The rebel forces, as learned from some prisoners taken, consisted of five hundred cavalry. They rendezvoused at Pea Ridge, and advanced on us over the Corinth road, the same road taken by our expedition, and when out about six miles from here the heads of the columns met. It is evident, however, that the enemy had the first notice of the approach of the crisis; for they had halted, were prepared to receive us, and delivered the first fire. The collision occurred at Black Jack Forest, five miles this side of the Mississippi line. The first intimation our forces had that the enemy were upon us, was from a fierce fire into our advance-guard, which wounded the guide and several horses. The advance-guard, however, stood firm and returned the fire immediately. Major Bowman instantly threw his command into line of battle, and advanced rapidly, the enemy falling back, firing as he went, while our forces returned the fire with the greatest promptitude. They fell back farther and farther into the forest, and finally seemed to make a stand; and when they discharged their double-barrelled shot-guns, loaded with buckshot and balls, they revealed, by the glare of their fire, a long line immediately in front, and not exceeding sixty yards from us. Their fire was on every occasion returned with the carbines of our cavalry — that is, Bowman's portion of it — which threw their lines into confusion, and they retreated apparently in great disorder, making the wood fairly ring from the clatter of their sabres and trappings as they plunged through the thickets, followed by a continuous fire from the carbines of our men. Major Bowman maintained his ground, thinking the enemy might return; but he gave no signs of it, as the clatter of sabres and pattering of their horses grew fainter and fainter until they died entirely away.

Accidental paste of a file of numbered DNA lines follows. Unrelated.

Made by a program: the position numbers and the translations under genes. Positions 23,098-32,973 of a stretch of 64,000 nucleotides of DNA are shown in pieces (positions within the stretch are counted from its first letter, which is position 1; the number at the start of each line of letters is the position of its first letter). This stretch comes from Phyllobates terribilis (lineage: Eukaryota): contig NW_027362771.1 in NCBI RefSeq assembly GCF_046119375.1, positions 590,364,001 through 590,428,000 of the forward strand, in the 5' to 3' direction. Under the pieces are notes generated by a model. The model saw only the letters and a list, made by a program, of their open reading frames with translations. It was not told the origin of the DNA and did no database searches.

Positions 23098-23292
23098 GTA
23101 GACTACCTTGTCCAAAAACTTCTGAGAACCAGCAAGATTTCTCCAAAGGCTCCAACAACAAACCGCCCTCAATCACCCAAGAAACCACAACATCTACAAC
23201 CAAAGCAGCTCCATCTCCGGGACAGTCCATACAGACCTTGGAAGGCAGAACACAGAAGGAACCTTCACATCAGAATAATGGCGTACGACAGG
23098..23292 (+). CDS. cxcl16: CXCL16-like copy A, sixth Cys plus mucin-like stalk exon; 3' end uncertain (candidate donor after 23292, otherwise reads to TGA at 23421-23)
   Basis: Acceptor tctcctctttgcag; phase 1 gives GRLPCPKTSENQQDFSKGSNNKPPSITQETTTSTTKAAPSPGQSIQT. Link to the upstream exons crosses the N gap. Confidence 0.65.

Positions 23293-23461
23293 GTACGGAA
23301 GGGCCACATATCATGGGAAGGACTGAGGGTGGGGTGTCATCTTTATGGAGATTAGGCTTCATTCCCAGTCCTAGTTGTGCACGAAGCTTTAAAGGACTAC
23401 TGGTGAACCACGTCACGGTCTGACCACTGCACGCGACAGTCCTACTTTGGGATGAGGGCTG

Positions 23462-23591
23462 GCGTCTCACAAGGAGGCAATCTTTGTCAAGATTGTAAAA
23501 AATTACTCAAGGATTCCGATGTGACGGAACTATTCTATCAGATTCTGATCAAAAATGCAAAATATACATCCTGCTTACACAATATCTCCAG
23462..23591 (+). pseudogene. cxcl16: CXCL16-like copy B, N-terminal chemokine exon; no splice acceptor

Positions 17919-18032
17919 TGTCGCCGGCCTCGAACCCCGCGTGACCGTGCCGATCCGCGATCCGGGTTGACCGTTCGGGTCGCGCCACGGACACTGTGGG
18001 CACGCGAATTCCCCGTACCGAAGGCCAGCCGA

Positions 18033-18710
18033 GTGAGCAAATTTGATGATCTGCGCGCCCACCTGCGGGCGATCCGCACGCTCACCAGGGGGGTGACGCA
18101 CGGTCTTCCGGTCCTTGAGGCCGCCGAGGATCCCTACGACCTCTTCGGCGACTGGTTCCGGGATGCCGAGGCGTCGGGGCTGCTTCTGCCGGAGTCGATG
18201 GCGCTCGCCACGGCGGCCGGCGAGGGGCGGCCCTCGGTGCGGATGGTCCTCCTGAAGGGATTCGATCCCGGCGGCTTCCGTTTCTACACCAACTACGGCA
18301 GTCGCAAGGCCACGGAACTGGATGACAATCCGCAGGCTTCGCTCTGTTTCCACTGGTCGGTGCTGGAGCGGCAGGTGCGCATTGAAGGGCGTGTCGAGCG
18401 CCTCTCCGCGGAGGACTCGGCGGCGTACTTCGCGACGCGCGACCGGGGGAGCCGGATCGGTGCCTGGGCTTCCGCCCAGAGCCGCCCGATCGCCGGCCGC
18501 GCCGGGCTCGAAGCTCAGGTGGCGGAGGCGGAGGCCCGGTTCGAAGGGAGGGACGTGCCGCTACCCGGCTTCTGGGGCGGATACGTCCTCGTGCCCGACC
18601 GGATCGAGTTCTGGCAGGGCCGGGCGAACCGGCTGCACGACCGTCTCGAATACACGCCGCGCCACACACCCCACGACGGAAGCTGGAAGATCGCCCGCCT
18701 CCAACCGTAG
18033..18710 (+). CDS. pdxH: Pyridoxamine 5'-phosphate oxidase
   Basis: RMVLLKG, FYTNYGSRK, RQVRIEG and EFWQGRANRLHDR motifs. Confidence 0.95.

The damage on our side was one guide and four soldiers wounded — none seriously--two horses killed and several wounded. Of course we could not tell what loss the enemy had sustained; but it must have been considerable. We took two prisoners, who stated that they saw quite a number of their side fall; but whether they were killed or only dismounted they did not know.

It was finally agreed upon by our force to return with the wounded, as we were then without a guide, and, our plan of advancing upon the railroad being discovered, it might result in our loss, if our men were to advance.

The following day a small body of cavalry and a force of infantry marched over the same road close to Pea Ridge, where the enemy had kept a considerable force. Upon examining the battle-ground in the afternoon, it was discovered that the rebels had left the field in extraordinary haste, leaving their hats, guns, pistols, sabres, saddles, and horses scattered in every direction for six miles beyond; that in some cases the brave cavaliers had dashed their steeds down steep precipices, against the roots of upturned trees, and into swamps, where they remained until extricated by order of the General. In short, it appeared, by the evidence palpable by daylight, and by the concurrent testimony of all the inhabitants in the vicinity of Pea Ridge, that the rout was the most extraordinary ever heard of. The brave, chivalrous, daring rebel cavalry, who never asked anything better than to be pitted against the cowardly Northerners in the proportion of one to five, (being, in fact, more than five to one,) were driven back and frightened out of their wits, and actually destroyed themselves, like the herd of swine who ran down into the sea, “being possessed of the devil.”

There is something in the battle of Black Jack Forest, calculated to attract the attention of the reader. In the first place, the meeting of the two forces was wholly accidental; in the second [349] place, it was at night — and who ever heard of a night action between two bodies of cavalry? In the third place, the enemy was on his own ground, having selected his own position to begin the fight. Again, the action was a spirited one, carried on for half an hour in the woods, by the light of the moon: and, finally, the enemy, five hundred strong, as confessed by themselves, were whipped and put to rout by less than one hundred of our troopers — the balance of our force being out of sight and taking no part in the action.

Major Bowman, the hero of Black Jack Forest, is a New-Yorker, a lawyer by profession, and recently practised in New-York City.

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S. M. Bowman (8)
Thomas T. Heath (3)
Charles Chapin (3)
W. D. Sunger (2)
W. R. Roper (2)
George Dodge (2)
W. T. Sherman (1)
Merriman (1)
Cave Johnson (1)
Stephen A. Hurlbut (1)